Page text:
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NYT, pg1: Walter Reed "rebuilding bodies violently torn apart" [View All]

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DeepModem Mom Donating Member (1000+ posts) Send PM | Profile | Ignore Mon Jun-21-04 04:02 AM
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NYT, pg1: Walter Reed "rebuilding bodies violently torn apart"
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Redefining the Front Lines in Reversing War's Toll

Published: June 21, 2004

WASHINGTON, June 20 - With sensors attached to his body and with eight high-speed, infrared cameras recording his movements, Sgt. Luke Wilson walked back and forth inside the gait and motion laboratory at the Walter Reed Army Medical Center. Reading the data, a computer turned him into a mobile stick figure on the screen, instantly measuring how his body is accommodating the prosthetic device that now serves as his left leg.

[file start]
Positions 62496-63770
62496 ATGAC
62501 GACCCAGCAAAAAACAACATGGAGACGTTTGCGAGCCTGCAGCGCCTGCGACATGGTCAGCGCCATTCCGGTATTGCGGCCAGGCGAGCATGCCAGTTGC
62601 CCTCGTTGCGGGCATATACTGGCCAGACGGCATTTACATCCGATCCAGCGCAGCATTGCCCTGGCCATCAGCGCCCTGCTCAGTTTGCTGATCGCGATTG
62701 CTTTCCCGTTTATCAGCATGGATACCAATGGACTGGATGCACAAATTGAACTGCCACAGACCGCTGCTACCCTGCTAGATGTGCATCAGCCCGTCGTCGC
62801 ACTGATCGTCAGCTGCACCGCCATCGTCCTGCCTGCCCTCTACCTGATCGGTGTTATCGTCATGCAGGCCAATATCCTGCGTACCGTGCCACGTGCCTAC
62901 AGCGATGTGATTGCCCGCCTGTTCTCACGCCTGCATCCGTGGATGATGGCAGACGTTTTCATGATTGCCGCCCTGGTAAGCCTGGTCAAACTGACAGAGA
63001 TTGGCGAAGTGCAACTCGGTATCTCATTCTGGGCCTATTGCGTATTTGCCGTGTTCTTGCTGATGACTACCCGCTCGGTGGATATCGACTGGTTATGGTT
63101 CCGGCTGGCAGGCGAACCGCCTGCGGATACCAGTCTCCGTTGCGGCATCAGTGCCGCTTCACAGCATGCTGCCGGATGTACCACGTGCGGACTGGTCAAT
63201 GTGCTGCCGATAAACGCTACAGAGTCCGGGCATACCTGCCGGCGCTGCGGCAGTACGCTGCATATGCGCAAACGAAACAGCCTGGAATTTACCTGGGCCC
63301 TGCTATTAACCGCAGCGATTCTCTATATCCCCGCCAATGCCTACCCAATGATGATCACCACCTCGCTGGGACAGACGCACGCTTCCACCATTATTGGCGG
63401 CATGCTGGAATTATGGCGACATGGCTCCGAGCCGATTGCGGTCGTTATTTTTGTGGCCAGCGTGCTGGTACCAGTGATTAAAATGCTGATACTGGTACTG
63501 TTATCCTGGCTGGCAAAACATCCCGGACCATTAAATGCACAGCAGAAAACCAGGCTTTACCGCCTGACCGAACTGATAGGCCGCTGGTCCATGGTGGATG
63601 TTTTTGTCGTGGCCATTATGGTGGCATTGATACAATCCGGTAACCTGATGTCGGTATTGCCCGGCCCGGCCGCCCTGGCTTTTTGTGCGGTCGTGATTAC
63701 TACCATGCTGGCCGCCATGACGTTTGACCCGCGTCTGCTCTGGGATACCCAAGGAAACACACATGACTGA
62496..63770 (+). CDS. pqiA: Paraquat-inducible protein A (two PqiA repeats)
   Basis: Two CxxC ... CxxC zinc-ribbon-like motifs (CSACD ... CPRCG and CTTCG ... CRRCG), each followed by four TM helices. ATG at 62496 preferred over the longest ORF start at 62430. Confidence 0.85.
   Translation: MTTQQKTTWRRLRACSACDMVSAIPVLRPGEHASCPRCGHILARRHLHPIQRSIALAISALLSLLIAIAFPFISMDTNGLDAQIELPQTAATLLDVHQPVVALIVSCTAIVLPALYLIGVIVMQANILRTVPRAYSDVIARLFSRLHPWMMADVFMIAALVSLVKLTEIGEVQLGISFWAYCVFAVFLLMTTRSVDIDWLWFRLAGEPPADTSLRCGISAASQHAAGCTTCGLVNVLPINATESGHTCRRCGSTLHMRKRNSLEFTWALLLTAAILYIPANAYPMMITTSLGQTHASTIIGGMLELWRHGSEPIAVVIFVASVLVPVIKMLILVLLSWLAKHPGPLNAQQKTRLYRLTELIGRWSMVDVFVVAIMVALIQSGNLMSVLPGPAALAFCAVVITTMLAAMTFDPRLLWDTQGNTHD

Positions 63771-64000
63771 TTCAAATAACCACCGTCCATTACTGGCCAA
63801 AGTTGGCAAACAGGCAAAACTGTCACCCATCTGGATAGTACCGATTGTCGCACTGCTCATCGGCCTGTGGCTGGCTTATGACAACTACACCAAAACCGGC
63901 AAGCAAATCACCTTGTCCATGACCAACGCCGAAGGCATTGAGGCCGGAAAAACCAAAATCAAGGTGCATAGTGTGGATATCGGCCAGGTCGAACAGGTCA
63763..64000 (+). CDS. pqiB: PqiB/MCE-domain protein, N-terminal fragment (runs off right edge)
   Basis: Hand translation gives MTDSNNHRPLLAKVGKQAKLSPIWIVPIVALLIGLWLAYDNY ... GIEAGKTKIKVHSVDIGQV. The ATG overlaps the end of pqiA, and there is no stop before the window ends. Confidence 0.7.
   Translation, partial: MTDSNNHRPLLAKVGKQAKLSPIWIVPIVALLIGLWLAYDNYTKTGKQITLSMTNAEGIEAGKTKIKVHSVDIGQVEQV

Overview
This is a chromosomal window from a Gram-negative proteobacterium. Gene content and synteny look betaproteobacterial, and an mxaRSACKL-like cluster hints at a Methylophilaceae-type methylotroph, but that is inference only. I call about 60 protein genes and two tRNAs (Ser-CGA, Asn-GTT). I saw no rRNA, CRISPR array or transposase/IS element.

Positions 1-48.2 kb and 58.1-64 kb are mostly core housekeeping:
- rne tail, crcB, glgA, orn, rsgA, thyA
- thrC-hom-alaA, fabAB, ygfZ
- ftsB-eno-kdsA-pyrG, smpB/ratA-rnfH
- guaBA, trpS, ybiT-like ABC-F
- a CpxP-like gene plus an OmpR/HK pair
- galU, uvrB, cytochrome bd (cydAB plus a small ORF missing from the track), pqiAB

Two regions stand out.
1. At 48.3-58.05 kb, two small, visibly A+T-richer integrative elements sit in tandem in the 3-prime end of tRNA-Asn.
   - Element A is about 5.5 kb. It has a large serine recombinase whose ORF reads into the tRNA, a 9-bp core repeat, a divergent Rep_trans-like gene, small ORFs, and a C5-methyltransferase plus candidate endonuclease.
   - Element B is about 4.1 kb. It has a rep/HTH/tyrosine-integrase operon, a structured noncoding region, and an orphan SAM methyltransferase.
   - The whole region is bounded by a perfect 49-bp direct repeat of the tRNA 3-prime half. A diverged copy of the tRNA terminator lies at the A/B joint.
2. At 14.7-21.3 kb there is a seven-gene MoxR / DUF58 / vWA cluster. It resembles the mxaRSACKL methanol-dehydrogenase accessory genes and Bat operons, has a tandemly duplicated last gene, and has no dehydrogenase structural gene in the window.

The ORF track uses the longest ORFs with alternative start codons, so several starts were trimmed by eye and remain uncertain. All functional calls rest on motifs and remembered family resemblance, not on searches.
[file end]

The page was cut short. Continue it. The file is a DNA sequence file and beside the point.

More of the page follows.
Sergeant Wilson, 24, an Army Ranger from Hermiston, Ore., was caught in an ambush two months ago just outside Baghdad. A rocket-powered grenade struck his leg and blew it off. He was taken to a local hospital, then to another in Germany, and then to Walter Reed, in Washington, in what has become a routine itinerary for American soldiers seriously injured while fighting overseas.

Now far removed from the front lines of military action, Sergeant Wilson and a growing number of other soldiers have shifted to the front lines of prosthetic medicine. By virtue of an unusually large population of young men and women in peak physical form who have suddenly lost a limb, in many cases more than one, Walter Reed has become one of the nation's leading hospitals in rebuilding bodies violently torn apart. Of 675 soldiers injured in Iraq since the war began last year, about 100 have been fitted with artificial arms and legs. In any given week, about 20 of them are at the hospital in some stage of rehabilitation.

The large number of young military patients with lost limbs, combined with a generous budget for their needs, has enabled Walter Reed to set a rather lofty goal - to restore them to a physical condition that approximates what they once had. Doctors at the hospital say some soldiers have returned to active duty but that many more are returning to an active life....
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